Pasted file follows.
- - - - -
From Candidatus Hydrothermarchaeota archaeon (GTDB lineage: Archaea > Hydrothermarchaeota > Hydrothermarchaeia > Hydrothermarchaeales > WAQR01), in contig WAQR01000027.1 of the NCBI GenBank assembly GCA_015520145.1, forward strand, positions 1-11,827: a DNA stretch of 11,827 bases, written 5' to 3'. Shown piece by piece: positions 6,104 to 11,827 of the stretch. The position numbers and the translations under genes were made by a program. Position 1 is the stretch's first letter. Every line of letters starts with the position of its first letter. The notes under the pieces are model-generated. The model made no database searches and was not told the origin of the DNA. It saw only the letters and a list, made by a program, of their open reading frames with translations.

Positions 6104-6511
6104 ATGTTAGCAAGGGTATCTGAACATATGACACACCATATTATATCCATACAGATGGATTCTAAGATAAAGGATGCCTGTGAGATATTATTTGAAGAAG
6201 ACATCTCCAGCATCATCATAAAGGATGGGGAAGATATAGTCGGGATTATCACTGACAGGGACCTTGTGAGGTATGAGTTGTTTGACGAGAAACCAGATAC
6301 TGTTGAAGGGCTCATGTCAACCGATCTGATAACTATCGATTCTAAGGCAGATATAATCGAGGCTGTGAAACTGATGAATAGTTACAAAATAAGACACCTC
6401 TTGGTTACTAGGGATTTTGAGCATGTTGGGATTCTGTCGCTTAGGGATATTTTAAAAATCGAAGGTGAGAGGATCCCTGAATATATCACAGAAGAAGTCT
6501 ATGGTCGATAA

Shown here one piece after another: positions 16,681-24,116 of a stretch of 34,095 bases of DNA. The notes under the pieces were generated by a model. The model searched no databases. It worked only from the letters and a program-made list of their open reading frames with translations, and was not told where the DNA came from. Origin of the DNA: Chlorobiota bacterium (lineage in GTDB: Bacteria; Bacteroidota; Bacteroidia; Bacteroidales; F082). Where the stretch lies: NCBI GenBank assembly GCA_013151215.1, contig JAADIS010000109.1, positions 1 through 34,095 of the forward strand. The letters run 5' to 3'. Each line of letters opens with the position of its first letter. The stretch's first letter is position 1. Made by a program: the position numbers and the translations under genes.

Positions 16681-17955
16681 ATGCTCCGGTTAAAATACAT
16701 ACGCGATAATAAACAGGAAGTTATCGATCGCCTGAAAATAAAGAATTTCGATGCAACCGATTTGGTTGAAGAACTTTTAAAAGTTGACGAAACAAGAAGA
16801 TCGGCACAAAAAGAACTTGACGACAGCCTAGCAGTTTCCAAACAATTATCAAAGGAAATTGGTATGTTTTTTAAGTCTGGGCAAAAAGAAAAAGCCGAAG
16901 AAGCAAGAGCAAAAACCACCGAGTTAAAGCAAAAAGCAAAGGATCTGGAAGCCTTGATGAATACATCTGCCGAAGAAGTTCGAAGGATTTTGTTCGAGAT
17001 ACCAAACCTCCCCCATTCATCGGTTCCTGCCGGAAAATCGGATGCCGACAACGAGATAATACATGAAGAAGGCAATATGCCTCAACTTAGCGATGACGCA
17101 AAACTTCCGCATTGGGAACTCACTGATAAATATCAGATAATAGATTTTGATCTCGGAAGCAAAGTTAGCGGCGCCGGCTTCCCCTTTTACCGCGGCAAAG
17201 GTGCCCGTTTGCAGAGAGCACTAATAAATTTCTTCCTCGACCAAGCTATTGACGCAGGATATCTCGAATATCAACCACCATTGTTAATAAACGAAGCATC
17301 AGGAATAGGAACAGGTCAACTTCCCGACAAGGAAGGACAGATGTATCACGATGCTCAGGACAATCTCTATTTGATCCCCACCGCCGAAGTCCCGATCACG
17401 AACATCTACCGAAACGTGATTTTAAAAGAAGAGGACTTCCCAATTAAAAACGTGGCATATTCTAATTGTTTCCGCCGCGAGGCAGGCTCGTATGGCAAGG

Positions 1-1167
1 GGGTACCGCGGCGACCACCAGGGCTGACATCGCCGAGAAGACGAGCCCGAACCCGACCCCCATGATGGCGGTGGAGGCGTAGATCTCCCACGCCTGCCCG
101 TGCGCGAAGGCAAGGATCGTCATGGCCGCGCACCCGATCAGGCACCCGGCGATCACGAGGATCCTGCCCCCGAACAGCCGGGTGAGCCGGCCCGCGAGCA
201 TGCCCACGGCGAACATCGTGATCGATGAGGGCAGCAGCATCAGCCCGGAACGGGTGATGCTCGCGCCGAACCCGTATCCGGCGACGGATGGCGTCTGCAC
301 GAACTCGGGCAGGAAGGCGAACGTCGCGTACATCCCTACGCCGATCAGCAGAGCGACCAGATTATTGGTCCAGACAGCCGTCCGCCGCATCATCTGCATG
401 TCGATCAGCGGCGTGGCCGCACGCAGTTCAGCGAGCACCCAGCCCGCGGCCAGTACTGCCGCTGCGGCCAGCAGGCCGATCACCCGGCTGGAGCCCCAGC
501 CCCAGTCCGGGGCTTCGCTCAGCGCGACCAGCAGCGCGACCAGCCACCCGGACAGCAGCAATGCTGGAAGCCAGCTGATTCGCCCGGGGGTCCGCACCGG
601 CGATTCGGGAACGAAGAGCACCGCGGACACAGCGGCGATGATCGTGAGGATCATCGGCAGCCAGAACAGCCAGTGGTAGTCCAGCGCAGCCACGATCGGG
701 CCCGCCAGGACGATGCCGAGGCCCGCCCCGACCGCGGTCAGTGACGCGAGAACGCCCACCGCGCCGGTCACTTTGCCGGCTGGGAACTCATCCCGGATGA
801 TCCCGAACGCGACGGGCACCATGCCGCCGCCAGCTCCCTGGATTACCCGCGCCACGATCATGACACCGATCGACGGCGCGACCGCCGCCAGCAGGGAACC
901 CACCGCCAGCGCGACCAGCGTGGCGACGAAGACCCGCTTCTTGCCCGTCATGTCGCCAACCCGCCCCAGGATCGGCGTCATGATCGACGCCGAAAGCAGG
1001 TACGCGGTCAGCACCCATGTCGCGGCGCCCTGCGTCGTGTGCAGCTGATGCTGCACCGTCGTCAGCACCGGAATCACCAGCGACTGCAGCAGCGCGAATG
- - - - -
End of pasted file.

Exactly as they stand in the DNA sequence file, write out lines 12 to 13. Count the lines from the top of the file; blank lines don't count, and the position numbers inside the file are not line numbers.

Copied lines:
16801 TCGGCACAAAAAGAACTTGACGACAGCCTAGCAGTTTCCAAACAATTATCAAAGGAAATTGGTATGTTTTTTAAGTCTGGGCAAAAAGAAAAAGCCGAAG
16901 AAGCAAGAGCAAAAACCACCGAGTTAAAGCAAAAAGCAAAGGATCTGGAAGCCTTGATGAATACATCTGCCGAAGAAGTTCGAAGGATTTTGTTCGAGAT